Choosing the best business entity structure post-TCJA

Published: 6/25/2018 10:27:26 AM

Choosing the best business entity structure post-TCJA

For tax years beginning in 2018 and beyond, the Tax Cuts and Jobs Act (TCJA) created a flat 21% federal income tax rate for C corporations. Under prior law, C corporations were taxed at rates as high as 35%. The TCJA also reduced individual income tax rates, which apply to sole proprietorships and pass-through entities, including partnerships, S corporations, and, typically, limited liability companies (LLCs). The top rate, however, dropped only slightly, from 39.6% to 37%.

On the surface, that may make choosing C corporation structure seem like a no-brainer. But there are many other considerations involved.

Conventional wisdom

Under prior tax law, conventional wisdom was that most small businesses should be set up as sole proprietorships or pass-through entities to avoid the double taxation of C corporations: A C corporation pays entity-level income tax and then shareholders pay tax on dividends — and on capital gains when they sell the stock. For pass-through entities, there’s no federal income tax at the entity level.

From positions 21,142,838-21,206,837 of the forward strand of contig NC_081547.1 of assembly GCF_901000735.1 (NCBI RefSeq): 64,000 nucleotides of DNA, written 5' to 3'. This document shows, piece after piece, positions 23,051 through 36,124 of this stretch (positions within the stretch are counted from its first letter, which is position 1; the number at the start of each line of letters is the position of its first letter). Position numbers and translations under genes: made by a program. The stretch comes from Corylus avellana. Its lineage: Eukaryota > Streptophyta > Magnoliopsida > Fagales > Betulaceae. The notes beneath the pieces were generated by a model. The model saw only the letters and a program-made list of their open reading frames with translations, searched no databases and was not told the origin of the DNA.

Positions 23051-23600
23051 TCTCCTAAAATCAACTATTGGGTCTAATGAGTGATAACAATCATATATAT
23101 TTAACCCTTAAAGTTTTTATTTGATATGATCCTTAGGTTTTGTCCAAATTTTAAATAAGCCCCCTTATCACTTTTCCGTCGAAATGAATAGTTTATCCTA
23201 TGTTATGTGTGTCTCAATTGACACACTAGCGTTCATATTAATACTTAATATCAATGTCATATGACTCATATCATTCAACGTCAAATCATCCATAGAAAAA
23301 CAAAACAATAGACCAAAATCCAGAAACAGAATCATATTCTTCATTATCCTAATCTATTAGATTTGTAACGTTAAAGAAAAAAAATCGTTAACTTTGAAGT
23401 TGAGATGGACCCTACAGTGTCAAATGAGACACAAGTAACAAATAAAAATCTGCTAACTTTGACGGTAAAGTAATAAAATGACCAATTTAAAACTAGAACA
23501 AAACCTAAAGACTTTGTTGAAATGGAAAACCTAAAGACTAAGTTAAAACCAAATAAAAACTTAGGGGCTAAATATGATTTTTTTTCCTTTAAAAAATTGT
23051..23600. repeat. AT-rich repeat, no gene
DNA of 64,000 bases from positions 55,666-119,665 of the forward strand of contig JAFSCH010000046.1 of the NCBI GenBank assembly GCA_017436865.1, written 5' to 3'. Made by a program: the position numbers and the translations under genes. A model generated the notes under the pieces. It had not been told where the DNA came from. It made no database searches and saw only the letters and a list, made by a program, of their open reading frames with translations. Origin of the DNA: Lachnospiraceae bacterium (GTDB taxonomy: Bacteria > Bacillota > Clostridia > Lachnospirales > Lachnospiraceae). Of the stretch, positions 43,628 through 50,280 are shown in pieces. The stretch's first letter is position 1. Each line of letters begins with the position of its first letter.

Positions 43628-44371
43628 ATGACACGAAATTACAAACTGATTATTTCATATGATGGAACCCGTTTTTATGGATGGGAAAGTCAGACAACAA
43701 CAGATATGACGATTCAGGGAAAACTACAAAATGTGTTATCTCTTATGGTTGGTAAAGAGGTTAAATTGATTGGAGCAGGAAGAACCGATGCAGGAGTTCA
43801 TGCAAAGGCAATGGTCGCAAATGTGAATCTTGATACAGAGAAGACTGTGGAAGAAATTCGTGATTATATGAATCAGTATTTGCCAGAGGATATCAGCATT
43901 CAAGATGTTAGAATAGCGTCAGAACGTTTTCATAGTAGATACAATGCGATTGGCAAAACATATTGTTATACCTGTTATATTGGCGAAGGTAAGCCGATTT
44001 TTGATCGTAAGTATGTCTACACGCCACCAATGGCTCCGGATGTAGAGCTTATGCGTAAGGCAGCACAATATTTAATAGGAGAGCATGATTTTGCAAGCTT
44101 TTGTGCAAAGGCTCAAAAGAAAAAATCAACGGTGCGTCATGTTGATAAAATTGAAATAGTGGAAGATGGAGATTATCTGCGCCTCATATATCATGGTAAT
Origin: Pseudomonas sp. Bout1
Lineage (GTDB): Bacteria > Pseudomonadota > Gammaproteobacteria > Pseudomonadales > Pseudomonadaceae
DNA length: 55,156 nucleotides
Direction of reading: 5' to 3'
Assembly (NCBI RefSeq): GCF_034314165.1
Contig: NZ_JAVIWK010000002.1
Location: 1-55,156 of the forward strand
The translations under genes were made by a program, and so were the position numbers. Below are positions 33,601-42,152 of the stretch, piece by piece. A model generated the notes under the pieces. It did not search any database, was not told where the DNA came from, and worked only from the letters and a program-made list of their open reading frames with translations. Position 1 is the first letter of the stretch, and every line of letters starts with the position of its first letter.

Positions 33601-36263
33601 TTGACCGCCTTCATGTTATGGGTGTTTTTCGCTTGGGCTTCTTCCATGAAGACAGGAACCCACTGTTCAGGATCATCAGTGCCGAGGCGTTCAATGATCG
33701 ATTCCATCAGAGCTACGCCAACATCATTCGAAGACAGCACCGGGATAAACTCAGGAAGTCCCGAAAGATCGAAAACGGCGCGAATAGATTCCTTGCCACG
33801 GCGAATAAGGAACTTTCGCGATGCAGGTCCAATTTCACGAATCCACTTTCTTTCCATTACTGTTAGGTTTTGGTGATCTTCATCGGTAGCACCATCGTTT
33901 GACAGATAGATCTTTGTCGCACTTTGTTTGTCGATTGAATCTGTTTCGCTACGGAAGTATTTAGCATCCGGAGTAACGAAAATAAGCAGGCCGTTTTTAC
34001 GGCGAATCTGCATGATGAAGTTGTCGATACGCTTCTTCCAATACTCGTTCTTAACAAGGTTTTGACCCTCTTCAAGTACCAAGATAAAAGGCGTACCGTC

Although C corporations are still potentially subject to double taxation under the TCJA, their new 21% tax rate helps make up for it. This issue is further complicated, however, by another provision of the TCJA that allows noncorporate owners of pass-through entities to take a deduction equal to as much as 20% of qualified business income (QBI), subject to various limits. But, unless Congress extends it, the break is available only for tax years beginning in 2018 through 2025.

There’s no one-size-fits-all answer when deciding how to structure a business. The best choice depends on your business’s unique situation and your situation as an owner.

3 common scenarios

Here are three common scenarios and the entity-choice implications:

1. Business generates tax losses. For a business that consistently generates losses, there’s no tax advantage to operating as a C corporation. Losses from C corporations can’t be deducted by their owners. A pass-through entity will generally make more sense because losses pass through to the owners’ personal tax returns.

2. Business distributes all profits to owners. For a profitable business that pays out all income to the owners, operating as a pass-through entity generally will be better if significant QBI deductions are available. If not, it’s probably a toss-up in terms of tax liability.

3. Business retains all profits to finance growth. For a business that’s profitable but holds on to its profits to fund future growth strategies, operating as a C corporation generally will be advantageous if the corporation is a qualified small business (QSB). Why? A 100% gain exclusion may be available for QSB stock sale gains. If QSB status is unavailable, operating as a C corporation is still probably preferred — unless significant QBI deductions would be available at the owner level.

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